Sunday, December 13, 2015

Post Paris- Necessary but Not Sufficient

Well, something definitely happened. An agreement was reached. So depending on your expectations going in and your politics and your theory of social change you could be "celebrating...a major leap"(NPR) or downplaying the degree of "ambitiousness". I have been doing a wide survey of websites and find quite bit of cautious optimism expressed by progressives who look to "movements" to push "leaders" into deeper change. Gradually. Incrementally. Juan Cole encapsulates the "techno-fix"/Market fetish one finds in NGO's and Big Green groups: "The more likely salvation will come from technological innovation such that renewables fall in price so low that even with installation and new-grid costs they are cheaper than continuing with coal. Solar panels have fallen incredibly in price in the past 3 years, and there is no reason to think that won’t continue. Greater efficiencies are also technically and economically feasible." It turns out a great deal of carbon capture and sequester is built into the mitigation models, a technology both untested and "expensive", but as I have droned on about at some length, this market terminology (cheap, expensive, economical, etc) is itself a huge part of the problem. I think Desmog Blog gets it right- advising we watch how investors treat fossil fuel stocks next week, especially coal. Peabody is precarious and Arch totally bottomed out. We'll see what happens to Tar Sands stocks and elite opinion as they react; seismic shift or bothersome blip?, money talks, right?.If,as many believe, a "strong signal" has been sent to capital that certain assets may be stranded, like trillions, one could expect a certain level of panic in the old markets.While some claim the agreement "signals the death knell for fossil fuels", Exxon-Mobile has gone all in with its Clean Natural Gas Will Save the Planet campaign. As a huge methane leak at Porter Ranch in California continues to spew. Bernie Sanders and James Hansen want to see an actual price put on carbon, rather than a set of non-binding pledges. The US Congress is digging in its heels, vowing to fight any action to reduce emissions.Developing countries wanted to see language about funding for past "loss and damage" (justice) but Obama nixed that from the outset. Somewhere I saw the quote that the proposed goals were "a powerful symbol, but you have to start somewhere". I agree that much of this struggle is precisely in the symbolic register. Time to widen the cracks.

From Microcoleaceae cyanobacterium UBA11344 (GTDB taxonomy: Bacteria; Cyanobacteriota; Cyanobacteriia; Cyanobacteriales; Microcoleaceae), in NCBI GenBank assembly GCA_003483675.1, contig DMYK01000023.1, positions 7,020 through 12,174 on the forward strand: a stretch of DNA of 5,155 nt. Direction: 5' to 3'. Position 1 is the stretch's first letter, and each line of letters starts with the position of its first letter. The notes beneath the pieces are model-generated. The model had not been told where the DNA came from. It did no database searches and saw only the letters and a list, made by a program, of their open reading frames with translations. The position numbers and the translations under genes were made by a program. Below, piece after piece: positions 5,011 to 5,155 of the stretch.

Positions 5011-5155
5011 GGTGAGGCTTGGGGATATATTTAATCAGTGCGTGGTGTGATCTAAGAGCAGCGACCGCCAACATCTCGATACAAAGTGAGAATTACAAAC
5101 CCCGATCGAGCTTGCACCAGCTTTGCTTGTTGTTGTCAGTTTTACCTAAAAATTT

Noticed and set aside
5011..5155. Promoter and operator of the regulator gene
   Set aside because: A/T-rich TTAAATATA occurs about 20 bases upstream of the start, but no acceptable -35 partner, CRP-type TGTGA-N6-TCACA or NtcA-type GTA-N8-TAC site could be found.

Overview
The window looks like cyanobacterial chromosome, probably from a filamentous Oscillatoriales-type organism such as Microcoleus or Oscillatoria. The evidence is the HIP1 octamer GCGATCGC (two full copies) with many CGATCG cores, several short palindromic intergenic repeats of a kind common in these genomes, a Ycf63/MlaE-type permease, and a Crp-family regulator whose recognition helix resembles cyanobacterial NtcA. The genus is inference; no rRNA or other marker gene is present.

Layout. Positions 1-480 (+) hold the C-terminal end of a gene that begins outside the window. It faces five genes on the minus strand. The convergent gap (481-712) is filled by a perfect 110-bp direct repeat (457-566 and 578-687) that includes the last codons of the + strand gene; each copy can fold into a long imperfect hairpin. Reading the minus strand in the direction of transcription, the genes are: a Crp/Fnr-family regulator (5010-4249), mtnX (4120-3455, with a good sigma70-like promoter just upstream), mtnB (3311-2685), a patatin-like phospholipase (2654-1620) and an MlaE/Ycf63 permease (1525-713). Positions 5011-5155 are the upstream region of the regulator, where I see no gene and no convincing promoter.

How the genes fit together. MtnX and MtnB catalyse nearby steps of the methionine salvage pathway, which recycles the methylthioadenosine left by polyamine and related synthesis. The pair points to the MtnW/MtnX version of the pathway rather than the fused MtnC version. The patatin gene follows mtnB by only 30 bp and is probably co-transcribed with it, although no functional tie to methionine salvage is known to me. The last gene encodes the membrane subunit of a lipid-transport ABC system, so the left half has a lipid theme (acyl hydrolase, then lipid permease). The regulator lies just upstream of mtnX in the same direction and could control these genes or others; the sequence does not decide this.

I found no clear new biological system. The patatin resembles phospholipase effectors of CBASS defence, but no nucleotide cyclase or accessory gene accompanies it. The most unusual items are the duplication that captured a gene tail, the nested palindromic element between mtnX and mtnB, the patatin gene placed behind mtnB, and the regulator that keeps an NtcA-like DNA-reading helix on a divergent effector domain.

1 comment:

  1. I'm all for a carbon tax, as long as the proceeds go to funding renewable/storage research, but we're basically looking at a retooling of western industrial civilization's infrastructure here. None of the proposed plans really take into account the engineering realities, or the feasible time-frame for it. Not to mention the issues of China and India development.

    Better hope those GCM's are overstating the problem. :-)